The day of my oldest son's basic training graduation was an incredibly proud day. I cried big fat soppy tears. But his graduation wasn't only a culmination, a marking of hard work completed. It was just one step, a launching point, to bigger things. He is living a life, learning things along the way, that I, as his mother, will never understand.

On that day, when things had quieted, the excitement and chaos calmed, and my husband and I were alone, we marveled at how that little boy in footie pajamas had grown so tall and so strong and so brave, in what seems such a short time. We knew he was starting a life without us, that he had big plans and bigger dreams, that he would be learning and experiencing things that we could never have provided him.

"I just worry that he's going to outgrow us," my husband had said, a little misty-eyed. And while I understand what he meant, as we both waded through what seemed like a huge goodbye to the little boy we've loved so deeply, as we watched our adult son march off to places we can't follow, all I could think is:

"God, I hope so."

All four of these incredible people, the ones I am truly blessed to have raised and honored to call my children, are more than me. They've already outgrown me in so many ways. They no longer struggle to live life at my pace. Instead they set their own gait, measure their own miles, stretch for their own goals. They are so much more than I am.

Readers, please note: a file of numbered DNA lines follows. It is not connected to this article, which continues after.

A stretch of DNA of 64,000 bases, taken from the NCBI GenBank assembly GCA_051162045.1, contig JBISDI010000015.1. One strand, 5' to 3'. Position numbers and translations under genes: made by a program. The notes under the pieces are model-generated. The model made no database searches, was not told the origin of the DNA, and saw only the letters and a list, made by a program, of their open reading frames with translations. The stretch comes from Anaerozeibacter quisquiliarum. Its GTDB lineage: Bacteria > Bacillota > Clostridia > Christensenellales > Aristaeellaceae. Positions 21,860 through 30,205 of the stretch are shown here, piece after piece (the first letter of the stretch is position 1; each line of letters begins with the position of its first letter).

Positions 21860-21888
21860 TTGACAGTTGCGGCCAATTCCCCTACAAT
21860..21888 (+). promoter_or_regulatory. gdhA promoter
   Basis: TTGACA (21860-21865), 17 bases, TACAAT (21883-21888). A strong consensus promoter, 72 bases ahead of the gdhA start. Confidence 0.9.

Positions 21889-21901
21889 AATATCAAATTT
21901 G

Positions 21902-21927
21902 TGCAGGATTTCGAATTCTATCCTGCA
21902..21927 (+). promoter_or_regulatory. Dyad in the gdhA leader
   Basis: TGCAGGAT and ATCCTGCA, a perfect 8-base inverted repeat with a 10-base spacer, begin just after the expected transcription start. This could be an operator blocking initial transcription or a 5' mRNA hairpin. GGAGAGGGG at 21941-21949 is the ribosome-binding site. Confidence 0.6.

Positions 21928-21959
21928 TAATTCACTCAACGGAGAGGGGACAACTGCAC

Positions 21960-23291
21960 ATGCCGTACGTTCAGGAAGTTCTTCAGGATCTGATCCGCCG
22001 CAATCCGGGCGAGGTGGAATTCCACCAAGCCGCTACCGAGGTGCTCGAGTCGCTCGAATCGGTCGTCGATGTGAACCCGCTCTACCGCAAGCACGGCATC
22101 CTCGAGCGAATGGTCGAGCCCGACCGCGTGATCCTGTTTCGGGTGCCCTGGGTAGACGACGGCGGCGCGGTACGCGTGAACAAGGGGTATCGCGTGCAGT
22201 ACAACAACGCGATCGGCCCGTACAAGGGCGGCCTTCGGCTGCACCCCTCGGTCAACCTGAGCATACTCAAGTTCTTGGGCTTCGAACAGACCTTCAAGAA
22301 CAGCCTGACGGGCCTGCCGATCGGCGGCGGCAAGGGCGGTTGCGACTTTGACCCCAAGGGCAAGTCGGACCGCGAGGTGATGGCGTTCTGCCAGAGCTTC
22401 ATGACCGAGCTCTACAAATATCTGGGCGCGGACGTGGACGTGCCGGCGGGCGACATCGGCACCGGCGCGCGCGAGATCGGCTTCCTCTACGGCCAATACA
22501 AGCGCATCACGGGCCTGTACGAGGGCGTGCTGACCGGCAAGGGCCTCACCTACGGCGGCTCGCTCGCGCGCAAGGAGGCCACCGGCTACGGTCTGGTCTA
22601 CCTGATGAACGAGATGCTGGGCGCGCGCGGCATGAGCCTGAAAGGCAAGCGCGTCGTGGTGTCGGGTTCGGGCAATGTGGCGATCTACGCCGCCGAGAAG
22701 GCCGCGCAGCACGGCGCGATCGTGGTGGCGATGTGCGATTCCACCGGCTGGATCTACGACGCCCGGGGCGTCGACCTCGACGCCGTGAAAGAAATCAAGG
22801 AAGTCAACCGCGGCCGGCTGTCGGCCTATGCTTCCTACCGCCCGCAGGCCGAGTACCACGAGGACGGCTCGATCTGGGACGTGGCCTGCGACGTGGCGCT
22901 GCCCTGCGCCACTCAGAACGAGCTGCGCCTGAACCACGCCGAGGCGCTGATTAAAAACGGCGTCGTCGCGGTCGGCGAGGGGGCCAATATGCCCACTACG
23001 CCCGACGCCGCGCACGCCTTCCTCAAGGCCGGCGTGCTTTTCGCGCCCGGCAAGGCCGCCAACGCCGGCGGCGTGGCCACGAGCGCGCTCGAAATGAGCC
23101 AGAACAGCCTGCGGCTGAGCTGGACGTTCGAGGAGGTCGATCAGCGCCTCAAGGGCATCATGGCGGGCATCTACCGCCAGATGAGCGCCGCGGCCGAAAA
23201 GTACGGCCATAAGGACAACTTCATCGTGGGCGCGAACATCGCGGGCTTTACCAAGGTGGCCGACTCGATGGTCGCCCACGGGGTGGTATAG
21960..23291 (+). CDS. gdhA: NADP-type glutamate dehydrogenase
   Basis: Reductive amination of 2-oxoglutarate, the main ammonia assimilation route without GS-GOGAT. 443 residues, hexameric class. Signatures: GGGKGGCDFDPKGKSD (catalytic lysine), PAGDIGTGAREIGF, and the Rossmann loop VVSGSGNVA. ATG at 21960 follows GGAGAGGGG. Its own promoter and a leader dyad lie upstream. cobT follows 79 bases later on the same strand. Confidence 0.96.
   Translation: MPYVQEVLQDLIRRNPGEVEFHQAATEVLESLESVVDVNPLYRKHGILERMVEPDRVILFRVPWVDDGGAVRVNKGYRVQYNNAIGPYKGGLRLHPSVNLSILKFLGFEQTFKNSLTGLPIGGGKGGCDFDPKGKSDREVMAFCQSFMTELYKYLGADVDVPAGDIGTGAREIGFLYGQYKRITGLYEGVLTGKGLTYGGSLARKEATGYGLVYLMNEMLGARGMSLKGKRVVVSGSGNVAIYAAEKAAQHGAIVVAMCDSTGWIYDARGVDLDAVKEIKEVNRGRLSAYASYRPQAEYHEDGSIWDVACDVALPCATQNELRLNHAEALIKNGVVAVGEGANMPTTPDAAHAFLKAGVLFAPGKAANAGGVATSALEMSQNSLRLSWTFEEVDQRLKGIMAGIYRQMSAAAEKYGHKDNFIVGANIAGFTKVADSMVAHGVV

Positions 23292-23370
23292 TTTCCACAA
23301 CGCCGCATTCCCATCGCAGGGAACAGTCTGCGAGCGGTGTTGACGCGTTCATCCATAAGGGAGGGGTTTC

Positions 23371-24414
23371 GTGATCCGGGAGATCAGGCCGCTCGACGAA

They are speeding on through life toward their own destinations, learning and mastering new things, things I struggle to understand (like tech support and teen lingo).

And I find I'm the one rushing to keep up with them. Stretching my own stride to keep their pace, stretching myself to be the kind of mother they deserve. They inspire me to be better, to reach higher, to live braver, to breathe deeper. I find myself setting larger goals, working to be stronger, faster, bigger than I was just yesterday. Because I want so desperately to keep up. I don't want to get left behind, and I certainly don't want them slowing down to wait for me.

Isn't that what we're working for? All of the sleepless nights and math homework and carpools to soccer, isn't that what we're in it for? So our children can have more than we had? That they can be more than we ever were?

We should be hoping and praying and actively encouraging them to outgrow us.

Because the world needs better people than we are. Our children can be those people.

And they can make us better people in the process. The world still needs us, too.

1 comment:

Janeen said...

This is so true. I have two, 10 1/2 and 6. The time just seems to go so fast. That said, reading this gives me an idea of how I want to be as a parent. My own family wasn't so healthy regarding the growing up of children. There seems to be a need that the children would continue to depend on the parents and also the parents on the children. My own mother never really lived on her own until after her parents died; she was in her mid 30's. Even married, she lived with them. So reading things like these, I take and tuck away to remember years down the line when my own will be ready to venture out into the world on their own.